Press Clipping: At the Union of B.C. Municipalities convention in Whistler this week, one visible sign of rising local government activism against oil pipeline projects from Alberta was on municipal leaders’ wrists: a simple blue band. Duncan city councillor Michelle Bell wore one. She, along with leaders of other heavyweight communities – Vancouver, Burnaby and Victoria – supported UBCM motions aimed squarely against Kinder Morgan and the National Energy Board.

Northern Gateway pipeline through B.C. unlikely to start up by 2018

September 5th 2014

Press Clipping: The president of the Northern Gateway pipeline says it's unlikely the project will start up in 2018 as the company seeks to win over B.C. First Nations groups, many of which remain adamantly opposed to the $7.9-billion project. "We have stated that the earliest in-service date was 2018. That's quickly evaporating because we need to have this time to meet with people," John Carruthers told a Calgary business audience on Thursday.

All hair, no cattle: Why Trudeau’s pipeline policy makes no sense

Thomas J. Duck | iPolitics - September 5th 2014

Press Clipping: Liberal Leader Justin Trudeau recently accused Prime Minister Stephen Harper of being “all hat, no cattle” on oil pipelines. He’s right about Mr. Harper’s pipeline policy — but wrong about his own. Mr. Trudeau says he supports expanding Canada’s oil pipeline network in a manner “that fits into a long-term strategy of a sustainable environment”. But you can’t square that circle: Expanding the pipeline network would lead to an increase in oil production — which can only worsen the impacts of climate change.

‘There will be no pipeline’

Feature

GORDON HOEKSTRA | Vancouver Sun - August 18th 2014

Press Clipping: “The Dakelh people avoided conflict because the final answer in a conflict, it’s gruesome,” says Peter Erickson, a hereditary chief who holds the same title of Ts’oh Dai as chief Kwah did more than 200 years ago. “You look at the conflicts around the world — do we have to go to that point?” says Erickson. “At the same time, we have to ensure this land is here for our grandkids. … This project, on such a scale, cannot be allowed to come into our territory.”

Inspirational B.C. teen crusades against Enbridge’s Northern Gateway pipeline

Will Johnson | Nelson Star - July 31st 2014

Press Clipping: Sixteen-year-old Keegan Kemp had an epiphany last summer. “I was thinking to myself ‘here I am in this body, living this life, and what do I have to show for it?’” the 16-year-old told the Star during a recent interview. “We all have a duty, you know? To do something.” Kemp’s particular passion has led him to become the community organizer for the local chapter of the Dogwood Initiative to oppose the Enbridge Northern Gateway pipeline.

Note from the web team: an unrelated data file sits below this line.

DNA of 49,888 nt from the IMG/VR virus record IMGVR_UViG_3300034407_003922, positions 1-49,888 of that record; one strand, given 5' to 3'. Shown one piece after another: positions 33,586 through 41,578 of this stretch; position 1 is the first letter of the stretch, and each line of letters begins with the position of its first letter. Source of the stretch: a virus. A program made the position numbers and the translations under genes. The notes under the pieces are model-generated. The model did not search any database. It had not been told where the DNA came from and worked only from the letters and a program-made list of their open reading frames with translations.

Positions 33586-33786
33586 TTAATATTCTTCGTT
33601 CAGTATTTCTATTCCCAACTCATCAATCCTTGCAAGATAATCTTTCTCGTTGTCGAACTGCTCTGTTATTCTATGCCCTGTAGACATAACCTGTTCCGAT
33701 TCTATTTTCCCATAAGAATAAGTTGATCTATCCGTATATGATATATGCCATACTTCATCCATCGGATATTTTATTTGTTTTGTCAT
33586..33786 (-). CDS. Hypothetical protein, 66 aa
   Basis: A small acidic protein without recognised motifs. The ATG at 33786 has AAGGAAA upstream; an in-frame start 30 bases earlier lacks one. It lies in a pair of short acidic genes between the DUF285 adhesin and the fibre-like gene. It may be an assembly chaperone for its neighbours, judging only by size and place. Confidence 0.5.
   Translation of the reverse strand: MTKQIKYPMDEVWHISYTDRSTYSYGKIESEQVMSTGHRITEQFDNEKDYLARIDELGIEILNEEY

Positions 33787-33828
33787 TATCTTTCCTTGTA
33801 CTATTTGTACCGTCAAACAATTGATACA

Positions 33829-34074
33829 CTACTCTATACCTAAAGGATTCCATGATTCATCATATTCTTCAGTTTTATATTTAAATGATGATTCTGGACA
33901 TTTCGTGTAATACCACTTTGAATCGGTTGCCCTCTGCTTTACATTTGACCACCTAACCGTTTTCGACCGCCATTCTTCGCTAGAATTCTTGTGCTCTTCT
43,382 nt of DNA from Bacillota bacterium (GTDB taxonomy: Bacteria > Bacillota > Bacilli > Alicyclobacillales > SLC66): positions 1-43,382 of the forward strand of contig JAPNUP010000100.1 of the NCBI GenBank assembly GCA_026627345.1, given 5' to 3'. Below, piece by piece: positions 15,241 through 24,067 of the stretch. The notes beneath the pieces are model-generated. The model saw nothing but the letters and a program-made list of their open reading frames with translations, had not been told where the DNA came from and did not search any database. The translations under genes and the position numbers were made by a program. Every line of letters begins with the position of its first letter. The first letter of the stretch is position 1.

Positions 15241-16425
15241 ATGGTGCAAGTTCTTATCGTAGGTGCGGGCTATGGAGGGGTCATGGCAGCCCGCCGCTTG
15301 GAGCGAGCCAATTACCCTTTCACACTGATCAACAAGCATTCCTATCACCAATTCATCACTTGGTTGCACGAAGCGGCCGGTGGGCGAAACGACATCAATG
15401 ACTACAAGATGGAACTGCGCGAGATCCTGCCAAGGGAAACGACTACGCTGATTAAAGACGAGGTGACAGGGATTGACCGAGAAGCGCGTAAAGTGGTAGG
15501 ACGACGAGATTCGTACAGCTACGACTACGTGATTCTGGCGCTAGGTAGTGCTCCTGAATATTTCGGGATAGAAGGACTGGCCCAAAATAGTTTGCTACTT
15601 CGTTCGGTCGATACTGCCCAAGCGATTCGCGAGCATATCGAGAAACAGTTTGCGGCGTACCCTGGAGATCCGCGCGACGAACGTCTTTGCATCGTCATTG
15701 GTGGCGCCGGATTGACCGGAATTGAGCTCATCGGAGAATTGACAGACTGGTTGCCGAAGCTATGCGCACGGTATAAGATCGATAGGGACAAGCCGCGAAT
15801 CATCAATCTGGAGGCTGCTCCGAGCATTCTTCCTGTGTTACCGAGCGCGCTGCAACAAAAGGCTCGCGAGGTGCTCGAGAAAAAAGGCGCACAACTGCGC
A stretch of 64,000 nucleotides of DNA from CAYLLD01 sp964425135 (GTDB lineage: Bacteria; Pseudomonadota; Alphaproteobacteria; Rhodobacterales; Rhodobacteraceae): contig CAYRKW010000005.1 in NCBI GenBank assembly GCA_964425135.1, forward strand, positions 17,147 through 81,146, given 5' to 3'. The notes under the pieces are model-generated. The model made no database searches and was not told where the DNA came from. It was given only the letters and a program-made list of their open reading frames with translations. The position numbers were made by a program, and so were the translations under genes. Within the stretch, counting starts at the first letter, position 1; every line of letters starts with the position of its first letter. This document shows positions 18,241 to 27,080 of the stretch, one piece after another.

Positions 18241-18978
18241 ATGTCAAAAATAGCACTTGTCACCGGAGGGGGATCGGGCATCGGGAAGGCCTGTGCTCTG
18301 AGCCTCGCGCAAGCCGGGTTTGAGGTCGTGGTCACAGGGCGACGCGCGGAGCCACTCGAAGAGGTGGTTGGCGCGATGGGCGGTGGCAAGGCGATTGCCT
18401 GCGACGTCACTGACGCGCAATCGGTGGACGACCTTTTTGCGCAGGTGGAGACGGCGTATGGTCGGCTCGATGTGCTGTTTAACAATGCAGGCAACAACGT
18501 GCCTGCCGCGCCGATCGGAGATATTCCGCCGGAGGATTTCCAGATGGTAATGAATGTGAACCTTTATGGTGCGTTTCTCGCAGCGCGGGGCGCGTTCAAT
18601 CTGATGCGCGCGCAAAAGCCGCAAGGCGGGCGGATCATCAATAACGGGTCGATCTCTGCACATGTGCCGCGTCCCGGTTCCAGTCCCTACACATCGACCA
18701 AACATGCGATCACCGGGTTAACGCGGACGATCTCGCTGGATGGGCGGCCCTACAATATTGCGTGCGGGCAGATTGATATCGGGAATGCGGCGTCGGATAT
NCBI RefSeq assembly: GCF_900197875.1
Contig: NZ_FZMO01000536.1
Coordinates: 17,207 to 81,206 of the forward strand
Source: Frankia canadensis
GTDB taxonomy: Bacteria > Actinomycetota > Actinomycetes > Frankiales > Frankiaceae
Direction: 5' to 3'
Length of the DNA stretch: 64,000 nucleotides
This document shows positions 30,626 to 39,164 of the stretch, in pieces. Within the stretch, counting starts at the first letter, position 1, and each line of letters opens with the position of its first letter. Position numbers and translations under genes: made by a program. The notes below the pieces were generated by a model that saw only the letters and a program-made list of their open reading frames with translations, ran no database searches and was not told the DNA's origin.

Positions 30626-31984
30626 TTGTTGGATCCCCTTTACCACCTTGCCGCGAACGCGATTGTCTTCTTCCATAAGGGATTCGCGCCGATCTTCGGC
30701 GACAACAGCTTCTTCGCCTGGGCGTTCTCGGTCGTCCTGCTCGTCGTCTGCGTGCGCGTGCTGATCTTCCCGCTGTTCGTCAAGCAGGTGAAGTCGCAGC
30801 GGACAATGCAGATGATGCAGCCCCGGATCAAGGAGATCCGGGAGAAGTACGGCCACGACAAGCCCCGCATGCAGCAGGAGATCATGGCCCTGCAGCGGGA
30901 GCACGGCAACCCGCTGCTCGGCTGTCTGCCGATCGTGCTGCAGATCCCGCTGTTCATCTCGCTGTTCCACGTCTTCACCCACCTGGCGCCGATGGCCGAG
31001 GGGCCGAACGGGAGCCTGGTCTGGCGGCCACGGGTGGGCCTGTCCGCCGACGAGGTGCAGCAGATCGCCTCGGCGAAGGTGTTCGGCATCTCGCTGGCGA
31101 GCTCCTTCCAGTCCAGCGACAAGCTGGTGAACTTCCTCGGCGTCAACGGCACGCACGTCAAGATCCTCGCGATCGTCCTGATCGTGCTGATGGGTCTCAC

Q&A: Why First Nations are stopping Enbridge’s tar sands pipeline

Feature

Elizabeth Douglass | InsideClimate News - July 31st 2014

Press Clipping: British Columbia's First Nations have fought the proposed Northern Gateway oil sands pipeline that would cross their land for years, and they have no intention of letting up just because the federal government recently approved it. They've ignored the wishes of Canadian Prime Minister Harper, shrugged off oil industry promises of local jobs, and rejected offers of part ownership in what could be a lucrative and long-lived project. How come?

National Energy Board orders Enbridge to stop work on Manitoba pipeline

July 28th 2014

Press Clipping: The National Energy Board has ordered Enbridge Inc. to stop work along its Line 3 oil pipeline in Manitoba after an inspection earlier this month revealed numerous environmental and safety concerns. Enbridge announced plans earlier this year to replace the pipeline in its entirety — a $7.5 billion undertaking that would be the largest project in the company's history. The NEB says it won't allow work to resume until it's satisfied the problems have been fixed by Enbridge.

The West wants out

Feature

Will Horter | Toronto Star - July 28th 2014

Blog Post: Stephen Harper’s handling of B.C. mirrors the conditions that created the Reform movement two decades ago. As the next federal election draws closer, conditions below the surface should remind political observers of another seismic event a generation ago. The central question for British Columbians, as it was for Albertans in the 1980s and ’90s, is this: Who gets to decide what’s in our best interest — Ottawa or the people who live here?